A Kneitinger bock advertisement from 2007.

We’re including this one out of sentiment as much as anything: it was our first proper blog post, published on 26 April 2007. It’s probably no use now as a guide to Regensburg and there’s not much substance to it but, wow, did it feel like a major piece of work at the time. Written by Boak, edited by Bailey, it was also among the first things we did that ever got linked to by other people — a massive thrill, as you can imagine. Maybe someday we’ll get to go back and rewrite this post with more experience as both beer drinkers and writers.

1980s photo of Dad pulling a pint.

This 2009 piece on why working class people don’t go to the pub (by Bailey, edited by Boak) prompted praise from Pete Brown which, at the time, we found astonishing. With hindsight, the humour might be a bit dry — there was never any real risk of a cheese dome purchase — but the underlying points are still good: people’s houses are nicer, booze is expensive, and drink driving is taboo.

Camden beer taps at a London pub.

Another post that continually garners traffic years after publication is our piece on Camden Town Brewery and their habit of contracting production to Germany and Belgium. Back in 2014, before they’d sold up to AB-InBev, Camden was resolutely ‘craft’ but subject to sniping from those in the know. This post helped us understand what was going on and, apparently, brought the issue to to the attention of others, too. The lesson we learned from this? If you want to know what’s going on, get on the phone and ask:

Though [Jasper Cuppaidge] was reluctant to specify how much Camden Hells is brewed abroad at peak times because it can vary, the very vague ballpark figure of 25 per cent was mentioned. So, between, say, May and September 2014, there will be a something like a one-in-four chance that pint of Hells you drink will have been brewed in Belgium.

Becky's Dive Bar c.1972.
SOURCE: Grant W. Corby/Brian Schwartz

The post that formed the kernel of Brew Britannia, and which convinced our publishers that there might be some stories to tell, was this 2012 piece on Becky’s Dive Bar. Becky was the eccentric landlady of a basement pub in South London which was famous in the 1960s and 70s for its vast range of beer:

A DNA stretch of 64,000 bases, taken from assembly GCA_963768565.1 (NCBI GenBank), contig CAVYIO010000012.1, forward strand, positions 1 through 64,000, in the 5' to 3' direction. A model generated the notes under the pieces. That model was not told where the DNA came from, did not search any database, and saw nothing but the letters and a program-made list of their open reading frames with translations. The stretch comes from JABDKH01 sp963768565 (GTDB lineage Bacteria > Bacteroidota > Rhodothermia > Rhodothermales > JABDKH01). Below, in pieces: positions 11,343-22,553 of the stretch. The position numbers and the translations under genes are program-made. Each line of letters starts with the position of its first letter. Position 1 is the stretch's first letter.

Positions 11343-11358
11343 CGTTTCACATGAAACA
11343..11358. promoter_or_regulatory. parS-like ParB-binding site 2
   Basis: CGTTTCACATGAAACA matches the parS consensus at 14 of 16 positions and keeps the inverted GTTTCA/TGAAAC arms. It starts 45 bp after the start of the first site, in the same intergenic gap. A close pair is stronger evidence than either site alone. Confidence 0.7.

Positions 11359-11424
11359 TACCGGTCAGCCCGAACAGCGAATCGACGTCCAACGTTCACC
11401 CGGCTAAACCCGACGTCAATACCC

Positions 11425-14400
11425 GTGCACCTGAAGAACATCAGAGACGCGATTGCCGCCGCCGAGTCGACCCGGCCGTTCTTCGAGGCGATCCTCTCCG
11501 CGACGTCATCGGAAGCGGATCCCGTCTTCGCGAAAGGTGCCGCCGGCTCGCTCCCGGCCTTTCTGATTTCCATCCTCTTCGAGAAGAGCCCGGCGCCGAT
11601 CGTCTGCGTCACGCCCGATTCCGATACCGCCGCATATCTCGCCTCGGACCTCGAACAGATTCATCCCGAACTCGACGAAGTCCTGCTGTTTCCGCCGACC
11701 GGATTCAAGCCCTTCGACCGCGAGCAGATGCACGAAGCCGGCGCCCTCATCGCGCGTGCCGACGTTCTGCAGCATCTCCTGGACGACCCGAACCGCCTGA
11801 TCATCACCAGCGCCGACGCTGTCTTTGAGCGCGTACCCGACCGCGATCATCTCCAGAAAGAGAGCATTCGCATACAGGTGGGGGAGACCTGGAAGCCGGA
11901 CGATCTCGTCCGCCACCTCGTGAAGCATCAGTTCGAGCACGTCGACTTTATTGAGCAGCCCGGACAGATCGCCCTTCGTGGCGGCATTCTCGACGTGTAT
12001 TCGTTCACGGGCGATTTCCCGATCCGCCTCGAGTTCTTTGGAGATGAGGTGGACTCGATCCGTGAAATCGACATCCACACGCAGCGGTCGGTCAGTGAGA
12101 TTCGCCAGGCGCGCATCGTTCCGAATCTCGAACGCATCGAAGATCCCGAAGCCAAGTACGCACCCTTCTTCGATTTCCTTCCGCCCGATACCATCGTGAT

It was carpeted… with leftovers, scraps and “ends of rolls”. It stank of urine and stale beer. Michael Hardman recalls his wife being served a gin and tonic with a fly swimming in it. When he complained, Becky speared the fly with a cocktail stick and handed the drink back.

We’ve kept it updated as new information has emerged and a version was included in Adrian Tierney-Jones’s anthology of beer writing last year. (Disclosure: we got a token payment and a free copy).

Samuel Smith's wheat beer label.

Over the years we’ve written a lot of tasting notes, in lots of different styles, some more successful than others. We wanted to include something here to represent that important part of what this blog is about but it’s hard to find one set of notes that really stand out — they are, by definition, rather throwaway. That’s why we tend to wrap them up in seasons and series, such as Magical Mystery Pour or taste-offs by style. But last year we did a single-post round-up of British wheat beers which was educational for us and fun to write.

Illustration: Koelsch in Cologne.

This piece is one we keep referring back to and thinking about: what are the indicators that a place has a healthy beer culture? If we ever write a book that isn’t about beer/pub history, this might be the angle:

1. There is a drinking establishment within walking distance of where you live where you like to spend time, and which serves decent beer.

2. If you are skint, there is an acceptable drinking establishment within walking distance which sells decent beer at ‘bargain’ prices.

3. If you fancy something special, there is a pub or bar within reach on public transport (WRPT) which sells imports and ‘craft beer’…

Illustration of a pub: How to Beer Blog.

Finally here’s one from 2015 which we wrote with some trepidation and which we got a bit of stick for: ‘How to Beer Blog’. We saw, and still see, people trying to get up the nerve to start a blog, or find enthusiasm to keep one going, and this post is intended to help. We want there to be more beer bloggers for us to react to, talk with, and include in our Saturday morning round-ups. Here’s the too-long-didn’t-read summary:

Please do start a blog – it’s fun – but don’t expect to become rich or famous off the back of it. Post interesting, original content on a regular basis, and promote the work of others as much as you promote your own, and you’ll do OK. If you want others to read what you write, by all means listen to constructive criticism, but remember it’s your blog, and your self-expression, and anyone that doesn’t like it can get bent.